By John Strege
It used to be said, not necessarily in jest, that Tiger Woods is three back and they'll never catch him. There was an air of inevitably, that if the lead turned up on his radar, he'd own it by the end of the day.
The air isn't so rarefied these days.
Tiger began Sunday, buoyed by a brilliant Saturday, with only two players and three strokes between him and the lead at the WGC-Cadillac Championship, but again produced the stuff, not of legends, but of mortals, those with bad backs.
"We're so spoiled by Tiger and the past and what he can do on the last day and the fact that he's tough to beat here at Doral especially," NBC's Johnny Miller said early in the telecast, "but he used to dominate the final round scoring average category on tour, leading it seven times. But he was 95th last year. He's great for golf and we need him, but he needs better last rounds."
The Tiger that once was seemingly infallible and always imposing no longer is either. He shot 78, a number obviously inflated by the back issues that re-surfaced a week after he withdrew from the final round of the Honda Classic. The winner, meanwhile, was Patrick Reed, a 23-year-old who had the 54-hole lead and the temerity to don Woods' Sunday best, albeit in a couple sizes larger.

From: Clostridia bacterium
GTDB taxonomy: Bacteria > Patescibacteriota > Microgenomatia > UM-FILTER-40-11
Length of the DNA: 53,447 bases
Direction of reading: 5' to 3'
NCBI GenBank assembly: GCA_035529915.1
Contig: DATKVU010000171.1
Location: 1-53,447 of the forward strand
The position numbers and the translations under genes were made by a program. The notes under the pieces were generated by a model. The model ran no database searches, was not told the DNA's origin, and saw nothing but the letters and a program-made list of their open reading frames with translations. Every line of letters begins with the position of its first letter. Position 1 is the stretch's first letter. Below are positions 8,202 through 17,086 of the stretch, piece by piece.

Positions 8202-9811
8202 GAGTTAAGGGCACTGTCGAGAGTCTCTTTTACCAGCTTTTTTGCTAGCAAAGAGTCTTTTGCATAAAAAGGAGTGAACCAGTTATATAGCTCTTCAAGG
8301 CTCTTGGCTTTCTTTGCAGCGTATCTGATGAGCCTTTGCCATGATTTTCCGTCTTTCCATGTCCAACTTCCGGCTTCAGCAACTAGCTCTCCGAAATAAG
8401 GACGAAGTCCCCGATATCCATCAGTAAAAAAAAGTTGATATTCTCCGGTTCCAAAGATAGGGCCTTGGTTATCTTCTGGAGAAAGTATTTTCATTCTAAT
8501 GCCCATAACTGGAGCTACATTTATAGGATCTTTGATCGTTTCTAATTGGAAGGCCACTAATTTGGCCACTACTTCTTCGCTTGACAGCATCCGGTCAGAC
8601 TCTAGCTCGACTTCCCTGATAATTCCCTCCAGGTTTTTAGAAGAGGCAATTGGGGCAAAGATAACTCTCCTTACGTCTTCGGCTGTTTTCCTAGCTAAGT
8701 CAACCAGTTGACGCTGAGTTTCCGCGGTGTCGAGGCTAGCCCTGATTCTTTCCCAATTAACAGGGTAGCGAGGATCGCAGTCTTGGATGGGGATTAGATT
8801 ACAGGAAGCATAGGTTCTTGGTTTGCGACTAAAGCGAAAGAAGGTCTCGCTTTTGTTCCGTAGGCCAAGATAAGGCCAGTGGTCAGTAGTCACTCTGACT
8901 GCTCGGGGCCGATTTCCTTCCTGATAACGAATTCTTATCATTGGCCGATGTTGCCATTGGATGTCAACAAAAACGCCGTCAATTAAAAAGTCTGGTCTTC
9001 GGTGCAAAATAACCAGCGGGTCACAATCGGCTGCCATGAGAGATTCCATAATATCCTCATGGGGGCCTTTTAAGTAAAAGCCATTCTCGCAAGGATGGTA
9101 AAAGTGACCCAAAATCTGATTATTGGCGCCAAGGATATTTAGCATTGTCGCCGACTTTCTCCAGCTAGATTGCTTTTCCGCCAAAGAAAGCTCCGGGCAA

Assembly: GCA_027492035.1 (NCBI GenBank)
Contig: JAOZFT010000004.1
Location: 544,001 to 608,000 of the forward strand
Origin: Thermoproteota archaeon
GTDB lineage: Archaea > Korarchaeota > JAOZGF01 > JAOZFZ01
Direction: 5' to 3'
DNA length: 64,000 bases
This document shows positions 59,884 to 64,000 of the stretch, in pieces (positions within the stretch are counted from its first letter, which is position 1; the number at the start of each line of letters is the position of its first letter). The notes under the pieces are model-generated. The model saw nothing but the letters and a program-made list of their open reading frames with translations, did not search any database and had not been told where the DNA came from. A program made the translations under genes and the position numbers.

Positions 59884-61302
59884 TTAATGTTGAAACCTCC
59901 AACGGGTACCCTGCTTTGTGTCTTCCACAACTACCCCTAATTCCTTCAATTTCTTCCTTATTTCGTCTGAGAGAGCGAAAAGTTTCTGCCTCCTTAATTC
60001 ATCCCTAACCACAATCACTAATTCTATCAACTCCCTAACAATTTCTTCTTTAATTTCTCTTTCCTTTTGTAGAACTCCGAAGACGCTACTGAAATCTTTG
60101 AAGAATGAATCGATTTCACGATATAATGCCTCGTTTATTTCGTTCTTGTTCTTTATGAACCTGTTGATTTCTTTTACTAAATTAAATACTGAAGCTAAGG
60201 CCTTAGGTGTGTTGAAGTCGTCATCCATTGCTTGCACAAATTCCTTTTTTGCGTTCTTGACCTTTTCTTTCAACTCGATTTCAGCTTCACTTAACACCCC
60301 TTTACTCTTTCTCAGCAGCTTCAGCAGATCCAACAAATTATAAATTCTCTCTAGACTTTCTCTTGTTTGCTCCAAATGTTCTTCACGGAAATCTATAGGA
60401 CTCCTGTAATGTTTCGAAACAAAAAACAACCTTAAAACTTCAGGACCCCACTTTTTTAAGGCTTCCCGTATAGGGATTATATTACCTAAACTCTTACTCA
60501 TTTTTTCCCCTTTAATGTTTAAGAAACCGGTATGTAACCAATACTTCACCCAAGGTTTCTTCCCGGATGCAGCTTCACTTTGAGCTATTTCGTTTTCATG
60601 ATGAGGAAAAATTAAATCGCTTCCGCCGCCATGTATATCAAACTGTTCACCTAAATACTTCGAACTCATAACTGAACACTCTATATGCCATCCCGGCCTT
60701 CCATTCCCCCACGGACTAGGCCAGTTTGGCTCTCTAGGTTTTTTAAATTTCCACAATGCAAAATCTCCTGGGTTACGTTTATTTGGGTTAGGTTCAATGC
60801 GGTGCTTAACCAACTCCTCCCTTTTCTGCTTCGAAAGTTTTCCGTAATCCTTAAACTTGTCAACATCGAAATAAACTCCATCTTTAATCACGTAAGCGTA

"A few years ago, nobody else would dare wear a red shirt on Sunday," Steve Flesch wrote on Twitter. "Now, nobody cares. It's a fearless new breed of player emerging on Tour."
Reed went bold in other ways, too, winning on one of Tiger's personal playgrounds, Doral, and doing so a day after declaring himself a top five player in the world.
"I firmly believe, as well as my swing coach and my whole team that's behind me, I'm a top five player in the world," he said in an interview with NBC on Saturday evening. "I just got out there on tour and it takes awhile to get your spot all the way up there. But I have that confidence that I'm a top five player in the world. I feel like if I do what I'm supposed to do and play how I'm supposed to, if I'm playing the best I can that week I can't be beat."
It was Tiger-like -- in confidence, attire and result -- but it was not Tiger, who failed to birdie a hole in the final round of a PGA Tour event for the first time in his professional career.
The road to Augusta usually is paved with victories for Woods (Torrey Pines, Doral and Bay Hill), but with a month to go, there are only roadblocks -- back and Sunday issues, and a question mark in place of an exclamation point.
The man in red and black just doesn't look the same.